How to tell the difference between 305 and 350???

Discussion in 'Engine / Swaps etc.' started by evan, Sep 22, 2006.

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  1. evan

    evan Not-quite-so-new-guy

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    I'm starting my parts search for my engine build so I need some advice. When I go take a look at a used engine, how can I tell the difference between a Chevy 305 and a Chevy 350?
     
  2. ONE EYE

    ONE EYE Greasemonkey

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    http://www.mortec.com is the best way unless you have a casting number book around. theres about 50,000,000
    010 blocks out there. thats the most common 350 chevy made.
     
  3. bananaMC

    bananaMC Not-quite-so-new-guy

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    i believe the oil dipstick is on the driverside for 305 and passenger for 350 at least thats the diff between my blazer and camaro.
     
  4. evan

    evan Not-quite-so-new-guy

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    I don't think that will apply in all situations because the 305 in my 78 c10 had the dipstick on the passenger side.
     
  5. ONE EYE

    ONE EYE Greasemonkey

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    the dipstick is on the drivers side on (i cant remember the exact year) engines up to 1980 or 1983. its on the passengers side for all years after that, 305 and 350. engine size is also cast into the motor right where the tranny bolts up and on the side of the block above the oil pan rail. newer motors are cast with 5.0L, 5.0G (high output) or 5.7L.
     
  6. clean8485

    clean8485 Royal Smart Person

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    ONE EYE is pretty much right. Telling the difference can be a challenge, especially if you're dealling with engines that were produced in the same year, or close to the same year. The later engines do have the 5.0 or 5.7 numbers cast into the block in the bellhousing mounting area on the driver's side, which is one way to tell. In 1986, GM went from a 2 piece rear main oil seal to a one piece seal, and oil pans will vary because of this change, and in 1987 they went from perimeter bolt rocker covers to center bolt rocker covers. There are other changes that were made over the years as well. Probably the best way to tell would be to get your hands on a good small block Chev reference book that has listings for both casting numbers and stamping numbers, then compare those numbers with engines that you're looking at. Its not always a 100% sure-fire way, but its about as close as you can get. Hope this helps.
     
  7. pontiacgp

    pontiacgp Rocket Powered Basset Hound

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    If you do check the casting numbers there are blocks that based on the casting number is a roller cam engine but don't be fooled, the roller cam engines were only put into a few high performance cars.
     
  8. SBCregal

    SBCregal Master Mechanic

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    i thought most 87 and up cars were roller cam?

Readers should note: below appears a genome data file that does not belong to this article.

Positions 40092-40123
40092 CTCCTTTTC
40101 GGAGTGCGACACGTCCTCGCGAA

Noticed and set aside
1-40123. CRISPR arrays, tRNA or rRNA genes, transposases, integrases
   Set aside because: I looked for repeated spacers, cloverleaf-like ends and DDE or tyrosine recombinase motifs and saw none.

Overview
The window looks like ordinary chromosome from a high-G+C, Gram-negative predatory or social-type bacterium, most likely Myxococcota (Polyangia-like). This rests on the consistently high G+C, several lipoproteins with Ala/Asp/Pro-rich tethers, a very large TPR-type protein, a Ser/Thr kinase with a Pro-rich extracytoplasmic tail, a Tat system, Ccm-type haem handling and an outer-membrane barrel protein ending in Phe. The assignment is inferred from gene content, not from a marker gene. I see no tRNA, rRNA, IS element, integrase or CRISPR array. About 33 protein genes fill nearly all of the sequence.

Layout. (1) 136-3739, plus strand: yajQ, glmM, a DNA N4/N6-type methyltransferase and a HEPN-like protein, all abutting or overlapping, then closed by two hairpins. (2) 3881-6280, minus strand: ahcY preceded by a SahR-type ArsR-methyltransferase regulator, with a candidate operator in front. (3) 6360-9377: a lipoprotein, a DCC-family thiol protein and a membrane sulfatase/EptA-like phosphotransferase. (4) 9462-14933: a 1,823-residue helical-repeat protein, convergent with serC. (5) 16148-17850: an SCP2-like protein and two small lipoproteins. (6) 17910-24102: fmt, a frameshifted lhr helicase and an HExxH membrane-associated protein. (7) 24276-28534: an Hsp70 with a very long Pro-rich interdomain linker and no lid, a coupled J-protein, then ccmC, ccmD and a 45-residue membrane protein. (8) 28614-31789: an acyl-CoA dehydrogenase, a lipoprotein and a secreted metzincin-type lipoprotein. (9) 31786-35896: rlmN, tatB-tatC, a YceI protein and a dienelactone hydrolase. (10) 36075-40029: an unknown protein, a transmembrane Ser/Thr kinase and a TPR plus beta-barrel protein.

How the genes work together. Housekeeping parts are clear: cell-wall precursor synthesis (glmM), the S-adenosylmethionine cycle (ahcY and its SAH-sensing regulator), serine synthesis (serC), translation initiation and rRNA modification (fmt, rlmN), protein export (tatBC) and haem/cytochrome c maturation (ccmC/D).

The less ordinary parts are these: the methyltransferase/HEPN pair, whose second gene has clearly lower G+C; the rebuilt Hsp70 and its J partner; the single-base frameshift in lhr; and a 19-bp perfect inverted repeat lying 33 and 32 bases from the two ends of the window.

9. clean8485

    clean8485 Royal Smart Person

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    Roller cam engines were fairly common in a number of applications from the late '80s up 'till GM stopped building what I will call the "traditional" small block Chev engine. They were used both in remaining applications on cars, and in light duty trucks. They weren't in everything, but as I said, they were fairly common. You can tell a roller engine by either removing the intake manifold and checking for the metal lifter retainer plate, or by removing the front cover and looking for a camshaft retainer plate.
     
  10. 85 Cutlass Brougham

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    By far the easiest way would be to pull a head and measure the bore. A 350 will have a 4 inch bore ( as would a 327 or a 302) while a 305 will have a 3.736 in bore. The difference is very pronounced once you know what you are looking at . Now , the 400 has a 4.126 in bore, and 3 freeze plugs ( or at least a boss for the center plug even if it isn't drilled) plus a 3.75 in ( IIRC ) stroke as compared to a 3.48 in stroke for a 305 or a 350 , a 3.27 in stroke ofr a 327 or a 3 in stroke for a 302. All but the 400 use a 5.7 in rod ( the 400's is shorter 5.565 IIRC). AS for the differences in years, the earliest small blocks made from 55-56 had no oil filter boss, 57 was the first year for that, early Chevy II blocks had a relocated oil filter boss that is higher in the block ( and are front sump IIRC), in 1979 or 80 the dipstick went to the passenger's side and about the same time GM went from a 168 tooth flywheel to a 153 tooth: be sure to use the right starter! Also, transmissions designed for the 153 tooth flywheel sometimes won't work with the 168 tooth piece ( T-5's come to mind...). Also, a 400 is externally balanced and can't use the neutral baalnced flywheel of other small blocks without either rebabalcing the engine or flywheel. Finally, GM switched to the roller cam block between 86 and 87 with the introduction of the one piece seal block. However, not all engiens made in these years are roller cam; rather, they all have provisions for the cam valley spider to be installed and can use the factory roller cam valevtrain if it is installed.
     
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